CAFE increasingly limits consumers' options for vehicle utility functions such as towing for recreation, SUVOA also noted.
Light trucks could face the same fate if unrealistic fuel economy mandates are adopted, SUVOA said.
Contact: Kelly Indrieri, SUVOA
, phone 877-447-8862, website http://www.suvoa.com.
DeFore and his partner Jason Vines, who works out of Stratacomm's Detroit office, were perfectly positioned to bring SUVOA into the spotlight last summer.
Anticipating charges that SUVOA is just another "astroturf" organization--a business-backed fake grassroots group, designed to give the illusion of popular support to corporate-friendly positions--Vines and DeFore decreed when they took over that the group would accept no corporate funding, and would ban automakers from being members--though not from advertising on SUVOA's Web site, which bears a prominent picture of a Ford Explorer.
According to SUVOA, such a regulation could potentially have "dire consequences," as the organization claims that "there is no technological fix for reducing CO2 other than burning less fuel." SUVOA maintained that a requirement to increase fuel economy would then lead automakers to implement vehicle "downweighting" and "downsizing," noting that a 2001 National Academy of Sciences report on automotive fuel economy regulation confirmed that such measures during the 1970s and early 1980s "likely resulted in an additional 1,300 to 2,600 deaths in 1993."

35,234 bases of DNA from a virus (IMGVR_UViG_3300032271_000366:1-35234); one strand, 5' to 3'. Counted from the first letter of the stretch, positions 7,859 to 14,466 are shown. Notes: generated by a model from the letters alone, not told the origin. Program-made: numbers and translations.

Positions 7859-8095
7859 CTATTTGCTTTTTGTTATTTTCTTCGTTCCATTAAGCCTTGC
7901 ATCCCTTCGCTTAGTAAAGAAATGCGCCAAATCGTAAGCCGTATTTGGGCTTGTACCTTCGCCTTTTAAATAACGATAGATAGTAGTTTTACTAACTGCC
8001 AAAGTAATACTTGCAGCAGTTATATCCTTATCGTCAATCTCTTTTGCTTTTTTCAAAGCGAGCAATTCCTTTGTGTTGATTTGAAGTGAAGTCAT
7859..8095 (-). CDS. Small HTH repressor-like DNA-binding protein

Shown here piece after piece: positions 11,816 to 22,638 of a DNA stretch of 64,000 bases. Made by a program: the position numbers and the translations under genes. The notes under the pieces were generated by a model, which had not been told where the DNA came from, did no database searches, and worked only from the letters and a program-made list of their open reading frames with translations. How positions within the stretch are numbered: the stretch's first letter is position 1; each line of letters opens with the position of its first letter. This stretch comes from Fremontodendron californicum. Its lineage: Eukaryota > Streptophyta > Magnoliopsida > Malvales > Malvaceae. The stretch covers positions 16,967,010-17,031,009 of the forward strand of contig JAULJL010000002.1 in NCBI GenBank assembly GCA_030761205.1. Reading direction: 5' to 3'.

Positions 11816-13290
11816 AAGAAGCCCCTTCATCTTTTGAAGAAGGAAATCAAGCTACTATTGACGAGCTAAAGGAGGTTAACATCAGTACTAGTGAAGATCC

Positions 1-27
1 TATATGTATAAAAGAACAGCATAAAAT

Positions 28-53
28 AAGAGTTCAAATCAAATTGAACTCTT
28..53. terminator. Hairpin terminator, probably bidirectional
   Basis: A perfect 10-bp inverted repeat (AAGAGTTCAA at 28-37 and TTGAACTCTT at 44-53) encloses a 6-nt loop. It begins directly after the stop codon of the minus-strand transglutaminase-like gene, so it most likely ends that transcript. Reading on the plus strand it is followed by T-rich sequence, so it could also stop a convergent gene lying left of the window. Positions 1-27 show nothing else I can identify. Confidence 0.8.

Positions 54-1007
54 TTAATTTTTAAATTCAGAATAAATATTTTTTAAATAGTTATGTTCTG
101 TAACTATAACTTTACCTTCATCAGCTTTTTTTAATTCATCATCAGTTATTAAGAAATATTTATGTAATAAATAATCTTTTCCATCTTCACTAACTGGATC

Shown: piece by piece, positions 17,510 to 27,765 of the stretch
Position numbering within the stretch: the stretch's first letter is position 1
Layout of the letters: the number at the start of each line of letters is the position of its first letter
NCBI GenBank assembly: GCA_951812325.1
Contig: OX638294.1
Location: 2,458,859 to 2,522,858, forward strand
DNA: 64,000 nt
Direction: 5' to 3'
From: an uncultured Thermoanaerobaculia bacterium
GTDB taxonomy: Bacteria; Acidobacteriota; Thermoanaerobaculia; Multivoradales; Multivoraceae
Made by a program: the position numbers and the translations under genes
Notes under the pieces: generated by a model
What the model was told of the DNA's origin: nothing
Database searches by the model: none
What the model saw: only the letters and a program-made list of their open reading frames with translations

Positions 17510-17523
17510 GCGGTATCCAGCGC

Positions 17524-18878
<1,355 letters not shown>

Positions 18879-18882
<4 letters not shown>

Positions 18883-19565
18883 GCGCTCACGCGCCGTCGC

Additionally, SUVOA claimed that fuel economy increases could potentially lead to "serious tradeoffs in performance and utility that clearly have been rejected by the public," as well as "staggering sticker shock because of expensive technologies and materials."